“0. Дошедший до синтеза диалог между Западом и Востоком выставляет на первый план требование понимать то, что Восток имеет нам сказать, чтобы мы могли принимать восточные достижения как важные компоненты нашей культуры.

0.1. Исследователи восточных культур исходили до сих пор главным образом из двух разных концепций (здесь я опускаю те случаи, где восточные достижения признаются непонятными или неполноценными):

0.1.1. И западная и восточная культуры развились и развиваются параллельно (оказывая или не оказывая влияние друг на друга) в строгом соответствии. Все основные явления культуры имели место при одной и той же исторической эпохе (что бы под этим не подразумевалось) в ареалах обоих культур. Приверженцы этой аксиомы могут привести параллели Будда – Христос, аристотелевская логика – логика ньяи (nyāyā), Лао-цзы – Сократ и др.

0.1.2. По другой концепции и та и другая культуры доходили до одних и тех же результатов не обязательно одновременно. По такому допущению представляются вполне правомерными сравнения: Кант - Шанкара, шуньявада - релятивизм XX века, буддизм – диалектический материализм. На мой взгляд, вторая концепция имеет явные преимущества перед первой: уже признание неодновременности в развитии культур допускает активную роль Востока в синтезе этих двух культур. Но сразу же бросается в глаза основной недостаток второй концепции: все достижения Востока рассматривались сторонниками этой точки зрения как уже реализованные и на Западе, притом всегда при жизни данного автора. То новое, что было открыто при исследовании восточных культур, относится главным образом к деталям, причем все основные моменты были оценены как восточные аналоги к западным явлениям.

0.2. Думается, что сказанное относится в такой же мере и к первой предпосылке, а именно в том смысле, что восточные феномены рассматривались как удобное поле для совершения выработанных на Западе научных действий. В качестве примера приведем буддизм, который разными учеными был провозглашен то религией, то атеизмом, то нигилизмом, то материализмом или идеализмом, то рационализмом, то диалектикой. Каждое определение в этом списке показывает тенденцию к отрицанию других. Думается, что такой подход уже исчерпал себя. Пользование такими терминами как «парадоксальное», часто встречающимся в последних трудах5, доказывает, что уже созрел новый подход к Востоку6.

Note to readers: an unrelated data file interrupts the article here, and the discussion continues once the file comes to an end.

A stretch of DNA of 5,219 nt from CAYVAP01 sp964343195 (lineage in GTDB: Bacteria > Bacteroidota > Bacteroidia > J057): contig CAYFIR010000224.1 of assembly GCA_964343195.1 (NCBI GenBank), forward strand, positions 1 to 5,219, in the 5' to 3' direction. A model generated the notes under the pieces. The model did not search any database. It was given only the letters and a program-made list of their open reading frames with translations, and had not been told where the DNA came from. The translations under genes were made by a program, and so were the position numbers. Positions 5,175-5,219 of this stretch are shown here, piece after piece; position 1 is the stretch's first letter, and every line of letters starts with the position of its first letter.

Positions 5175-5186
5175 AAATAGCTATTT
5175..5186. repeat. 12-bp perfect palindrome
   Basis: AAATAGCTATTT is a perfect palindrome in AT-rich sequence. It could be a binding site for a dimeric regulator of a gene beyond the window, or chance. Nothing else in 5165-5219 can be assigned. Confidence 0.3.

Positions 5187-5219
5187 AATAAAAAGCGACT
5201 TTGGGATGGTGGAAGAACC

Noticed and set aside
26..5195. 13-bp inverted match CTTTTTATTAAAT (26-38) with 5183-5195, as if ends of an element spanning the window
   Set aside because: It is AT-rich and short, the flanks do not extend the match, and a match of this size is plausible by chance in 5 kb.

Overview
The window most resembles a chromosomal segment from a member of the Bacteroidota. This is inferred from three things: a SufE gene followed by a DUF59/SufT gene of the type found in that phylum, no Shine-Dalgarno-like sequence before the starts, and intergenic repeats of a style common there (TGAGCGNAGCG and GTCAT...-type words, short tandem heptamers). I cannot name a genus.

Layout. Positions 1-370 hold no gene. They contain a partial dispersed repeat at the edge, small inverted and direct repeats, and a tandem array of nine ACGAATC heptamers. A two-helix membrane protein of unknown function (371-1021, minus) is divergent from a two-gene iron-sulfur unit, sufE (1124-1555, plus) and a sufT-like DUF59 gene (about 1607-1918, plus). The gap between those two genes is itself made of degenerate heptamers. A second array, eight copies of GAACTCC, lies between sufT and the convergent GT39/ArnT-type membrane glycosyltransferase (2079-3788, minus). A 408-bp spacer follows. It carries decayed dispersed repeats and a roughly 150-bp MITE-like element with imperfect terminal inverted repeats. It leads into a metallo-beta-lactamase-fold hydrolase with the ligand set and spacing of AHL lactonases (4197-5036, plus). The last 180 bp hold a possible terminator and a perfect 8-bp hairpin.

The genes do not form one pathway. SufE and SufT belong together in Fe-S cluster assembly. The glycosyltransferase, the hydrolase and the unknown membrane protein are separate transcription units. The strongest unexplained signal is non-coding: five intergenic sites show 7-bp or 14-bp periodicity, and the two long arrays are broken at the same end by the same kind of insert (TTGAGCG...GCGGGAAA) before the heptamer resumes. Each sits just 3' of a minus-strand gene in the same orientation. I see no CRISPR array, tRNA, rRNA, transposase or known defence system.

0.3. Этот подход основывается на понимании относительной самостоятельности Восточного мира. Восточные феномены рассматриваются как не подлежащие редукции по западным схемам. Этим, конечно, не отрицается возможность существования параллелей, но поскольку их нельзя конструировать насильственно, то параллели сами появляются неожиданно на новых уровнях. Поэтому представляется само собой разумеющимся, что Восток имеет во многих областях культуры совершенно уникальные результаты7.”

Thus – drowing parallels should not mislead us to substituting the essence of Buddhism for Physics and vice-versa. The parallels can only help us to deepen our understanding of both.


  1. See for example: A. Terentyev. Logical and Methodological Schemes of Indian Religious Philosophy and their interpretation / History of Indian Philosophy. A Russian Viewpoint. Ed. by M. Stepanyants. Indian Council of Philosophical Research. New Delhi, 1993, pp.16-32.
  2. For more details see, for example: А. Терентьев. К интерпретации логико-методологических доктрин «дополнительности» в индийской религиозной философии. Новосибирск: Наука, 1984, с.59-72.
  3. More details see in: A. Гриб, А. Терентьев. Космос древних джайнов. (The Cosmos of the Ancient Jainas.) / Арьяварта Aryavarta Journal (Inaugural Issue) СПб, 1996. с. 224-234.
  5. See his ‘Choosing Reality’, ‘Hidden Dimentions’ and other books.
  6. M. B. Mensky. Concept of consciousness in the context of quantum mechanics / Uspekhi Fizicheskikh Nauk, 48 (4) (Russian Academy of Sciences, 2005). P.391-392.
  7. Ibid., p.394.
  8. Ibid., p. 399.
  9. Here I’d mention one story, related to this subject. When in 1979 I stayed at Ivolginsky Buddhist Monastery in Buryatia at the house of Did-Khambo Lama Zhimba-Zhamtso Erdyneev, once I asked my host how shall we understand the Lamrim fables of Buddhist ‘hells’ – may we take it not literally, but, just indications to some painful states of consciousness? The old Lama easily agreed: “Yes, of course”. And, having noticed my happy smile, calmly added: “But don’t forget that the world you perceive now is also just a state of consciousness…”